I anledning dagen…

8. mars og kvinnedag. En dag jeg anser for fortsatt å være viktig, spesielt i et internasjonalt perspektiv. Her i bloggen vil jeg markere den ved å poste en tekst jeg skrev da jeg studerte engelsk mellomfag ved universitetet. På grunn av at teksten som nevnt ble skrevet i forbindelse med mine engelskstudier, så er teksten på engelsk, og jeg har ingen planer om å lage en norsk oversettelse. Teksten ble skrevet i 1997.

Med denne teksen ønsker jeg med andre ord gratulerer med kvinnedagen!

In what way(s) can Sylvia Plath’s The Bell Jar be seen as an early feminist text?

Sylvia Plath was born 27 October 1932 in Boston, and was the first child of Dr Emil Otto Plath and Aurelia Schober Plath. She had her first verse published at the age of nine and went on to be a brilliant student at Smith. Her father died in 1940 after being ill for a long time. In June 1956 she married the rising British poet Ted Huges, with whom she had two children, but she separated from him in September 1962, after he had a relationship with another woman. In February 1963 she committed suicide.

The Bell Jar is said by some to be an autobiographical novel, but one cannot say this for sure. Even though many events in the novel fit with Plath’s life, it is difficult to decide how much of Sylvia Plath herself is in Esther Greenwood, the main character of the novel. The Bell Jar was first published in January 1963, with reasonably good reviews, pseudonymously under the name Victoria Lucas. Robert Taubman wrote in The Statesman that The Bell Jar was a ‘clever first novel… the first feminist novel… in the Salinger mood.’ It was republished in the United Kingdom in 1967 under her real name. After first having been rejected in the United States of America, it was finally published there as well, in 1970.

The modern feminist movement can be said to start with Betty Freidan’s book The Feminist Mystique, which was published in 1963. As this book came out during the 1960s and the protests of the civil rights movement, the two events reinforced each other, because the civil rights movement emphasised the extent to which groups were oppressed on the basis of both cultural and physical factors.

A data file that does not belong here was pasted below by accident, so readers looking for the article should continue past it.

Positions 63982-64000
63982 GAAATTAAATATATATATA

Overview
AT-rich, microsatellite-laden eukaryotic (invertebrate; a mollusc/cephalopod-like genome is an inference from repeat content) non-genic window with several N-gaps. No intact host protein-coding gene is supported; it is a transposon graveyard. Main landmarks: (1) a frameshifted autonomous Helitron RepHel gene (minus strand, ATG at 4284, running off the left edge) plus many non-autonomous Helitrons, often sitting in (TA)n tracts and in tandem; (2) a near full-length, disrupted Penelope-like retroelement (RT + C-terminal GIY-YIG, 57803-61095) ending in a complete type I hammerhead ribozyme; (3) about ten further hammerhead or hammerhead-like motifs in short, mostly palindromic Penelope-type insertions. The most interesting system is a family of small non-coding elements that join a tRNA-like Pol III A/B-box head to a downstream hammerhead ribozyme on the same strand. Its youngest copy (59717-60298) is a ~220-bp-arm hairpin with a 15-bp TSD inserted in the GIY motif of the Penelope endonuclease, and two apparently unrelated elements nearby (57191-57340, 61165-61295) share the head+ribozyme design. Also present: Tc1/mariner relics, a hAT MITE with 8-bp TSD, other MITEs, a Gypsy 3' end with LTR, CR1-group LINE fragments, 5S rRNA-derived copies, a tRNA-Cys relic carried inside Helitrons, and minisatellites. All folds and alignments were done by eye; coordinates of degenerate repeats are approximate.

Freidan describes in ‘The Problem That Has No Name’, one of the chapters in her book, how ‘no name’ probably describes what thousands, or perhaps millions, of American suburbian housewifes felt. During the fifties this had been a personal and private problem, which one did not talk about. There was something wrong with the woman who did not feel that her life as a housewife was fulfilling. Billy Graham, a Baptist minister, says in ‘Jesus and the Liberated Woman’ that ‘the problem that has no name’ is boredom, and that males are as subject to this syndrome as females. He also says that ‘many of the frustrations of life are caused by our failure to accept our role, our God-given duty’, and argues that woman’s role is to be a wife and a mother, because this is what God biologically made her for. ‘The biological assignment was basic and simple: Eve was to be the child-bearer, and Adam to be the breadwinner.’ By ‘breadwinner’ he means the one who should work for the food.

At the end of the fifties the average age of marriage had actually fallen to 20, and was still dropping. It was not uncommon for girls to drop out of college (or high school) and to marry, in fact education was seen as a bar to marriage. During all of the fifties housewifery tasks were glorified as ‘proof’ of a ‘complete’ woman. One could see loving couples embracing under the trees of the new suburban house everywhere: on TV, in advertising, and in the movies. The birthrate was at the end of the fifties overtaking India’s. People before had two children, they were now having four, five, six. By the 1960s, the employment of women was rather the norm than the exception, but they were holding mostly part-time jobs, to help put their husbands through college, or widows supporting families.

Betty Freidan founded, and became the first president of the National Organization for Women (NOW) in 1966. When the Civil Rights Act was passed in 1964, Title VII included a ban on discrimination in employment on the basis of sex as well as race. Older women activists, particularly business and professional women, and veterans seized the Title as an instrument of change. When the government failed to act on complaints of sex discrimination, exhibiting the same reluctance it had shown with the civil rights violations, these activists formed NOW to mobilise pressure on behalf of women’s rights.

The fight for equal rights for women were flowering in the late sixties and the seventies, and that The Bell Jar came out before those ideas were debated, shows that it is an early feminist text. There were few literary novels about female characters during the fifties, and this fact makes The Bell Jar a feminine text of its time. The Bell Jar was an attempt to write sympathetically about growing up in the United States of America during the forties and fifties, especially about being a woman. Recognising that females faced difficult decisions about their own and their family life was at this time a feminist realisation in itself, as women were not supposed to be as smart as men were.